# Nanometre

1 nanometre =
SI units
1×10−9 m 1×10−3 μm
US customary units (Imperial units)
3.2808×10−9 ft 39.370×10−9 in

The nanometre (International spelling as used by the International Bureau of Weights and Measures; SI symbol: nm) or nanometer (American spelling) is a unit of length in the metric system, equal to one billionth of a metre. The name combines the SI prefix nano- (from the Ancient Greek νάνος, nanos, "dwarf") with the parent unit name metre (from Greek μέτρον, metrοn, "unit of measurement"). It can be written in scientific notation as 1×109Lua error: Unmatched close-bracket at pattern character 67., in engineering notation as 1 E−9 m, and is simply 1/1,000,000,000 m. One nanometre equals ten ångströms.

## Use

The nanometre is often used to express dimensions on an atomic scale: the diameter of a helium atom, for example, is about 0.1 nm, and that of a ribosome is about 20 nm. The nanometre is also commonly used to specify the wavelength of electromagnetic radiation near the visible part of the spectrum: visible light ranges from around 400 to 800 nm.[1] The angstrom, which is equal to 0.1 nm, was formerly used for these purposes.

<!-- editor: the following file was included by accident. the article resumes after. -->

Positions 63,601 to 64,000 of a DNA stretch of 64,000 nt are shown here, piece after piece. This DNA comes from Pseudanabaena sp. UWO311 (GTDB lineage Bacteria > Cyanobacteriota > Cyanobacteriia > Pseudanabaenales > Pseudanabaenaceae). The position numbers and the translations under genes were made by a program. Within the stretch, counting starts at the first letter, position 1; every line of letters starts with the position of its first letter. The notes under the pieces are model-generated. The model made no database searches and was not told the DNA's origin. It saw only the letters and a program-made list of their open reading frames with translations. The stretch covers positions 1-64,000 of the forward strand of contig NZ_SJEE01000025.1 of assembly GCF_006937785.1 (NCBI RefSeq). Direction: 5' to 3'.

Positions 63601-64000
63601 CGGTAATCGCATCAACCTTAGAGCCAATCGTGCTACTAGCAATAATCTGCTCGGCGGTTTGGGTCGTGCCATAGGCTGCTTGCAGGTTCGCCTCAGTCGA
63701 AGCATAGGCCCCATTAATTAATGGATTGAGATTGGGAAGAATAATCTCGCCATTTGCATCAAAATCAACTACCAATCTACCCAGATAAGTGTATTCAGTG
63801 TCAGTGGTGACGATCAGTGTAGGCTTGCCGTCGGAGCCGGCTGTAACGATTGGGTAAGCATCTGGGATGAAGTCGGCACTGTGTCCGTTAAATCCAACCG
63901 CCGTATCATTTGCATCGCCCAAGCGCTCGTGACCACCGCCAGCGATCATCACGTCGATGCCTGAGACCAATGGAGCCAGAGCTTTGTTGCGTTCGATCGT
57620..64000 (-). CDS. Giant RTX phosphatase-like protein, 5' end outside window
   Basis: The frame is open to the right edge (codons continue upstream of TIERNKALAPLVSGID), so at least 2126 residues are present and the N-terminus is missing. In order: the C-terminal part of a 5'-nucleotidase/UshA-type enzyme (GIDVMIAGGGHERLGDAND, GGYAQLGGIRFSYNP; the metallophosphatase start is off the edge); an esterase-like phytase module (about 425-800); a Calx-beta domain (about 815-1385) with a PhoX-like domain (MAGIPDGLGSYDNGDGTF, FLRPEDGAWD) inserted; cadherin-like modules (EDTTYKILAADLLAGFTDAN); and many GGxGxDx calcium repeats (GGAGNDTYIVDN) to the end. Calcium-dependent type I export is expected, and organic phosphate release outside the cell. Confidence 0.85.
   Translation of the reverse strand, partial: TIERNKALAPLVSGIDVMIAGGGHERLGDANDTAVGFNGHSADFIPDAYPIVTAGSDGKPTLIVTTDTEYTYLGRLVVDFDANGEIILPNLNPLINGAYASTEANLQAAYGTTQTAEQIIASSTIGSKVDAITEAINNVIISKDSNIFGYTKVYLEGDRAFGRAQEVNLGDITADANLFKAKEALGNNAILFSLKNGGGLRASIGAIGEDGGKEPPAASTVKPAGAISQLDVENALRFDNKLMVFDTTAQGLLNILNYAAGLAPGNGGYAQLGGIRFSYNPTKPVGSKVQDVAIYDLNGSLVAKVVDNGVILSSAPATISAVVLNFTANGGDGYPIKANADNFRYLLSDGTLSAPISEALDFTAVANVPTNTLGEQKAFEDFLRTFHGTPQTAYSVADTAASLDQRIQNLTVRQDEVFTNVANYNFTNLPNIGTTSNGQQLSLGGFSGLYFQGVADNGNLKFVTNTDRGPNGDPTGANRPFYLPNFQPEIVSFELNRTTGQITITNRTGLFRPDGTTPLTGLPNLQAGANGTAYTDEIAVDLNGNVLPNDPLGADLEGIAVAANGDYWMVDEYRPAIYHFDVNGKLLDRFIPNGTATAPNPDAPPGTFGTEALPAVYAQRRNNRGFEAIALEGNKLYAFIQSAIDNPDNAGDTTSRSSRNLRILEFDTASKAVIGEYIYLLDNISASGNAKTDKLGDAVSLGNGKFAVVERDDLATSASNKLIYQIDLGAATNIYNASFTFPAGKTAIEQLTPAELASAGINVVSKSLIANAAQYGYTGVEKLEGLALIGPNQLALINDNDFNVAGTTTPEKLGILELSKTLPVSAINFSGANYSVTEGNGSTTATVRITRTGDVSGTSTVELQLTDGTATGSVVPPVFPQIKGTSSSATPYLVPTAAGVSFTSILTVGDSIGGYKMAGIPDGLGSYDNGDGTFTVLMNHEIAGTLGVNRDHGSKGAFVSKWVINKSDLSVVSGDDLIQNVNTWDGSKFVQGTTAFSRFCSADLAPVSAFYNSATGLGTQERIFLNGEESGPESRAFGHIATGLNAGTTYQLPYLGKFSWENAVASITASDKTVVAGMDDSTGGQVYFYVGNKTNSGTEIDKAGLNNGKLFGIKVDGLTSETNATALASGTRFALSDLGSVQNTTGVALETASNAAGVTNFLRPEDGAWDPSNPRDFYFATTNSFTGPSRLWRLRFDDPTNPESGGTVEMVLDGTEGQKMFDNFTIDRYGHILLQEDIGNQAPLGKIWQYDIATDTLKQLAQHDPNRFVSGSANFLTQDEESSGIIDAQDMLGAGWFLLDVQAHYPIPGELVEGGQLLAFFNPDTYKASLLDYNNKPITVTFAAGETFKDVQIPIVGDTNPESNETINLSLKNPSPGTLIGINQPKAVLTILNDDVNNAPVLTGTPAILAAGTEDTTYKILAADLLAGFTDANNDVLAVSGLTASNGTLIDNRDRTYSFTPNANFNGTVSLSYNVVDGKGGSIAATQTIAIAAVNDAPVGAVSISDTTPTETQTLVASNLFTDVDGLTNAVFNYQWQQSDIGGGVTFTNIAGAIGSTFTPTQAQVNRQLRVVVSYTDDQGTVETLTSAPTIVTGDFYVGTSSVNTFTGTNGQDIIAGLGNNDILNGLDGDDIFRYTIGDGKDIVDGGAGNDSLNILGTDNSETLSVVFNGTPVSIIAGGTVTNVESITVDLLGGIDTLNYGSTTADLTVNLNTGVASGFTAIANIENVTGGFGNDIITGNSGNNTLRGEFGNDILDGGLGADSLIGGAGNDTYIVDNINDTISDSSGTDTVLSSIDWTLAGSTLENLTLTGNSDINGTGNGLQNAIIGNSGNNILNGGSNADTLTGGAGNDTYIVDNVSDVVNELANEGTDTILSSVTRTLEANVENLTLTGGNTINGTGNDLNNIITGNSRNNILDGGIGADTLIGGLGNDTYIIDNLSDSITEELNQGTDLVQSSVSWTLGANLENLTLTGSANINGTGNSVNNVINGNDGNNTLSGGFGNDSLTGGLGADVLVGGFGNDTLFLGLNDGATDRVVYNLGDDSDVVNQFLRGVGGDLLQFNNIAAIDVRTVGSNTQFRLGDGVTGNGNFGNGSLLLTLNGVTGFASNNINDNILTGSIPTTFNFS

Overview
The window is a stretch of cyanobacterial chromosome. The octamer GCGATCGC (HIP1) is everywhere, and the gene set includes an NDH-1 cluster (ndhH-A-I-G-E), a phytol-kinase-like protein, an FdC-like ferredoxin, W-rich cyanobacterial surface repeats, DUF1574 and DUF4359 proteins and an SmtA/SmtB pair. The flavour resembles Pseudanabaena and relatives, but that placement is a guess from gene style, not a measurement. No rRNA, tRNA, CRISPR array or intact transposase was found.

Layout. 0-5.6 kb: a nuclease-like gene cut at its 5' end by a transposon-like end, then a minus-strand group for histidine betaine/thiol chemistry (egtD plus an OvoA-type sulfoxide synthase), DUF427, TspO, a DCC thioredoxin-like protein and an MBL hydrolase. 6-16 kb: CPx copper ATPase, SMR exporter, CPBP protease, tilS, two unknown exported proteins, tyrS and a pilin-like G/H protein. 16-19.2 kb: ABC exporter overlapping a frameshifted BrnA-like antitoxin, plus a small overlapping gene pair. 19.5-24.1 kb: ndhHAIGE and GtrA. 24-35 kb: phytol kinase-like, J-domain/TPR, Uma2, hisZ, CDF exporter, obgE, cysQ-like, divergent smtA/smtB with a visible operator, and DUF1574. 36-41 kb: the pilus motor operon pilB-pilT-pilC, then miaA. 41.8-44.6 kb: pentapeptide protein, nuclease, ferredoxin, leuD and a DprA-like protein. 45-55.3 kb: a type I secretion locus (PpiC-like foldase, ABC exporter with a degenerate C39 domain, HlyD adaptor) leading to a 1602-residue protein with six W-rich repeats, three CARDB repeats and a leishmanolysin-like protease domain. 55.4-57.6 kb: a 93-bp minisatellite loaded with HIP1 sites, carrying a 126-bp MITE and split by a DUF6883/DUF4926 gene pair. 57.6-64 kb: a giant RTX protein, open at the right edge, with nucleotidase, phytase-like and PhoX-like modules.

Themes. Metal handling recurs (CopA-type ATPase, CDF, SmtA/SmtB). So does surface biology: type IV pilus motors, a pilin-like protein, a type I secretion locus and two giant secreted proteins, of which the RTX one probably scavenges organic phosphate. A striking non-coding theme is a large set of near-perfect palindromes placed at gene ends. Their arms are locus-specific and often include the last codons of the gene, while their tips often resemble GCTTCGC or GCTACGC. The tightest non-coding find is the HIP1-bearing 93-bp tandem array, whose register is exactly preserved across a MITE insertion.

## History

The nanometre was formerly known as the millimicrometre – or, more commonly, the millimicron for short – since it is 1/1000 of a micron (micrometre), and was often denoted by the symbol or (more rarely) µµ.[2][3][4] In 1960, the U.S. National Bureau of Standards adopted the prefix "nano-" for "a billionth".[5] The nanometre is often associated with the field of nanotechnology. Since the late 1980s, it has also been used to describe generations of the manufacturing technology in the semiconductor industry.

## References

1. ^ Hewakuruppu, Y., et al., Plasmonic “ pump – probe ” method to study semi-transparent nanofluids, Applied Optics, 52(24):6041-6050
2. ^ Svedberg, The; Nichols, J. Burton (1923). "Determination of the size and distribution of size of particle by centrifugal methods". Journal of the American Chemical Society 45 (12): 2910–2917. doi:10.1021/ja01665a016.
3. ^ Sweden, The; Rinde, Herman (1924). "The ulta-centrifuge, a new instrument for the determination of size and distribution of size of particle in amicroscopic colloids". Journal of the American Chemical Society 46 (12): 2677–2693. doi:10.1021/ja01677a011.
4. ^ Terzaghi, Karl (1925). Erdbaumechanik auf bodenphysikalischer Grundelage. Vienna: Franz Deuticke. p. 32.
5. ^ Asimov, Isaac (1960), Realm of Measure, Fawcett Premier, pg 42.